Friday, September 16, 2011

Households' balance sheets continue to improve

The Fed recently released flow of funds data for the second quarter, which includes an update to Household's Balance Sheet. The decline in real estate prices has reduced the value of real estate holdings by about $1 trillion in the past year. However, this loss was more than made up for by a $5 trillion surge in the value of total financial assets and a modest decline in liabilities, resulting in an increase in net worth of $4.4 trillion over the past year. Most of the gains in financial assets have come, not surprisingly, from equity holdings and pension reserves. Despite the fact that the equity market at the end of June was still down about 15% from its 2007 highs, financial assets were only down about $2 trillion from their highs, or about 5%—a testimony to household's ability to add significantly to their savings.

It's also interesting to note that over the past year, households have reduced their holdings of Treasury securities from $1.15 trillion to just $0.84 trillion, despite the $1.3 trillion increase in Treasury debt over the same period, reflecting the important role that foreigners have been playing in financing our huge federal deficit (which, if Treasury yields rebound, may prove to have been a wise move on the part of households, and an unwise move on the part of foreigners). Another important story here is that households have been deleveraging—liabilities have declined by almost $1 trillion over the past four years—as they have been forced to adjust to lower home values, and it has been very painful. Nevertheless, it is encouraging to see that households' equity as a % of real estate holdings, which peaked at almost 60% in 2005, was unchanged in the second quarter at 38.6%, suggesting that most of the downward adjustment is complete.


Benjamin Cole said...

So many elements in place for a great equities, real estate rallies, and economic boom.

Just need a catalyst.

Jake said...

The main buyer of Treasuries was the Fed (they purchased more than 100% of all new issuance for the 2nd straight quarter), rather than foreign buyers. Section F.209 ( shows foreign buyers purchases 1/6 of all Treasury issuance in the first half of this year, the lowest amount in at least 5 years (the table goes back to 2006).

Bill said...

I don't understand the last sentence: households' equity as a % of real estate was unchanged, and this measure was 60% in 2005 and is now 38.6%.

But, there has been a surge in the value of total financial assets while households reduced the value of real estate holdings. So, shouldn't equity as a percent of real estate be higher today?

Junkyard_hawg1985 said...

"Just need a catalyst." - Benji

A recession is when your neighbor lose his job. A depression is when you lose your job. Recovery is when President Obama loses his job. Now that will be a catalyst.

Benjamin Cole said...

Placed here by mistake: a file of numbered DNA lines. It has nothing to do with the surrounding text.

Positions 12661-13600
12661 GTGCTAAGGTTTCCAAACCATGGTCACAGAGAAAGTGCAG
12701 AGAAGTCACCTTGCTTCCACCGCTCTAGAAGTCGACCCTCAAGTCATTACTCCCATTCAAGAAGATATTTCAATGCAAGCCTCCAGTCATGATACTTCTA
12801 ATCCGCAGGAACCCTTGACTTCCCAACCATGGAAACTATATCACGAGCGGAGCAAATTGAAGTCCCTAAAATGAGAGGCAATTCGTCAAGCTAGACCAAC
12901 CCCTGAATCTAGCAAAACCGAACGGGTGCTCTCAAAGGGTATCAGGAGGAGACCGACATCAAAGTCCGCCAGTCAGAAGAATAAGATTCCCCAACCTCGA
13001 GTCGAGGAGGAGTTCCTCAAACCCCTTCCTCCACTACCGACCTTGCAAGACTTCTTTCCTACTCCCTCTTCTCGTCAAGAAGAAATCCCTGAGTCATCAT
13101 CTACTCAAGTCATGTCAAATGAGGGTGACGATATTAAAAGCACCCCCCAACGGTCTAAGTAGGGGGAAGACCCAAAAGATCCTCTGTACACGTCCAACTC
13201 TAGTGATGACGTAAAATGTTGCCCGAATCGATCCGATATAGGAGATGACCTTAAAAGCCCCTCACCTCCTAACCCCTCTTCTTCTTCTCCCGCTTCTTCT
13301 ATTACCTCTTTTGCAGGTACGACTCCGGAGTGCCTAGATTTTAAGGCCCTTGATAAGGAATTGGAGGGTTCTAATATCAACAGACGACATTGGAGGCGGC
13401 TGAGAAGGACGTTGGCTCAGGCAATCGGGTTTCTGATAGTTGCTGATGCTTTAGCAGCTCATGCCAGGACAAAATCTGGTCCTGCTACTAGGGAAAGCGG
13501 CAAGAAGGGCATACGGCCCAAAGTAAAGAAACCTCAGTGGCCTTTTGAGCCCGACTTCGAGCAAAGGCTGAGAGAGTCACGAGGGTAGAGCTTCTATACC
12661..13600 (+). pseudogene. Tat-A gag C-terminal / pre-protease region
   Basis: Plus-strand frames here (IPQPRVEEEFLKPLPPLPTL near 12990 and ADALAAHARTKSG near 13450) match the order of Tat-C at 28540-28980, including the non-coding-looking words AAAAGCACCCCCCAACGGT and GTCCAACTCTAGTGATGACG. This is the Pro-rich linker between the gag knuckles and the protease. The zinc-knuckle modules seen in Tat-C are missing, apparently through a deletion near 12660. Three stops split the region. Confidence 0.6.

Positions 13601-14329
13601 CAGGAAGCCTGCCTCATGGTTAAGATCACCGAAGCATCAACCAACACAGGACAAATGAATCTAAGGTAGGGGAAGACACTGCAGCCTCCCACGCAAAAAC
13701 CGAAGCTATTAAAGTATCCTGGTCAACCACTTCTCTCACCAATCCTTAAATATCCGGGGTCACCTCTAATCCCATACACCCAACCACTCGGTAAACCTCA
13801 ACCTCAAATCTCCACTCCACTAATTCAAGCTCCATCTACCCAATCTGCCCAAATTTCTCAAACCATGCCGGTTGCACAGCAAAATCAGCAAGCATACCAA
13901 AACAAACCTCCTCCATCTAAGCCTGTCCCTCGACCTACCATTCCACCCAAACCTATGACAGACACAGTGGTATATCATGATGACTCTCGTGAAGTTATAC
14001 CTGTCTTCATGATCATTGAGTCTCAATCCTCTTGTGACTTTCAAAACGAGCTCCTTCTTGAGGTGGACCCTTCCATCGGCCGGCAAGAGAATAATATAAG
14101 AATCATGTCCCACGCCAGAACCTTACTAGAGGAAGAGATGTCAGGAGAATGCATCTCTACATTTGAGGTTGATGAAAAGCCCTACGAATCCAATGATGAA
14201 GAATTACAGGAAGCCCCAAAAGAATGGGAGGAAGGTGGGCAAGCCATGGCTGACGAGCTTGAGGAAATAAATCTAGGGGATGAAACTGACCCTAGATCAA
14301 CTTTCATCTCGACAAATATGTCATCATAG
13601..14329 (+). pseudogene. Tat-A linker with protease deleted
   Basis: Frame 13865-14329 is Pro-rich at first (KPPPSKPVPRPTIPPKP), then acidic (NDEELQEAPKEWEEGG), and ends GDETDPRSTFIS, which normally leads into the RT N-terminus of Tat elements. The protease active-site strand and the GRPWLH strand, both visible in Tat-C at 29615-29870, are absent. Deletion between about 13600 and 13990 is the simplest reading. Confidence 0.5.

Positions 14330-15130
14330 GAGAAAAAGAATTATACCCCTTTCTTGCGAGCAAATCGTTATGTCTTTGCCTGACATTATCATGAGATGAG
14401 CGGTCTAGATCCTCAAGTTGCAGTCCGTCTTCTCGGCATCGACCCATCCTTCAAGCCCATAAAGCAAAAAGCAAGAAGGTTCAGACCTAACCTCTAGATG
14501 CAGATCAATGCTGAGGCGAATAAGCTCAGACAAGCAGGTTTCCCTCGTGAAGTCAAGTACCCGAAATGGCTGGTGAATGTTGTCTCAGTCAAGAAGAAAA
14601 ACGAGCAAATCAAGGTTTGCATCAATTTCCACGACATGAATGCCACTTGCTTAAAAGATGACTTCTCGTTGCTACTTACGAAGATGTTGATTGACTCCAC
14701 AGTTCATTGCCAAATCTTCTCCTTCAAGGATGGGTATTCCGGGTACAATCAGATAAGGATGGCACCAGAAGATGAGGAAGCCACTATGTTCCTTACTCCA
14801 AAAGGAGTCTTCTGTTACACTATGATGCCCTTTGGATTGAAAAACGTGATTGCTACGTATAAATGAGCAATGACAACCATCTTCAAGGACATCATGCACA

I suspect you may be right, but not for the reasons you think.

When we get a GOP president, the right will drop its stance that monetary stimulus is a bad thing.

So then we will get a recovery.

For that reason, I support Romney. If the GOP foists that bilious knave Rick Perry on us, I will waste my vote on Ron Paul.

Bill said...


I like the quote from Ronald Reagan at the Statute of Liberty in 1980 when he made the statement using Jimmy Carter's name of course. Let's hope Obama's out although a year is an eternity in politics and I can't help but worry that if the economy is doing a little better in 2012 (because the QE2 stimulus is finally circulating in the economy) and the Republicans nominate a fool, then Obama might just get re-elected.

septizoniom said...


McKibbinUSA said...

Hi Benjamin, I'm not sure the Republicans will turn to monetary expansion when they take power after 2012 -- my guess is that they will repeal Social Security, Medicare, Obamacare, and impose universal conscription in order to free up tax revenues for their grand design -- the conservatives will then lead America into a multi-front war that could include Iran, Afghanistan, Iraq, and possibly Northern Africa -- I'm sure conservatives will want to militarize the Mexican and Canadian borders as well -- millions of infantry will be required to fulfill military missions here at home and around the world -- once war is underway, the GOP will be able to finalize Federalization, eliminate states, and create an American empire in their own image -- elitism is now winning against populism, as well as Obama's version of pluralism -- I would not be surprised to see a return to gangster capitalism at at all levels of Federalism, including the bureaucracy, courts, legislature, and even the White House -- the important question that most Americans should be asking now is not how to stop elitism, but rather, how to survive and thrive in the chaotic world of Main Street USA -- if you want to be a Lord in the new society, better to own lots of equities and world-class skills (as in doctorates, fluency in foreign languages, patents, Olympic medals, trophy wives, SuperBowl rings, and the like) -- the world is about to get wild again...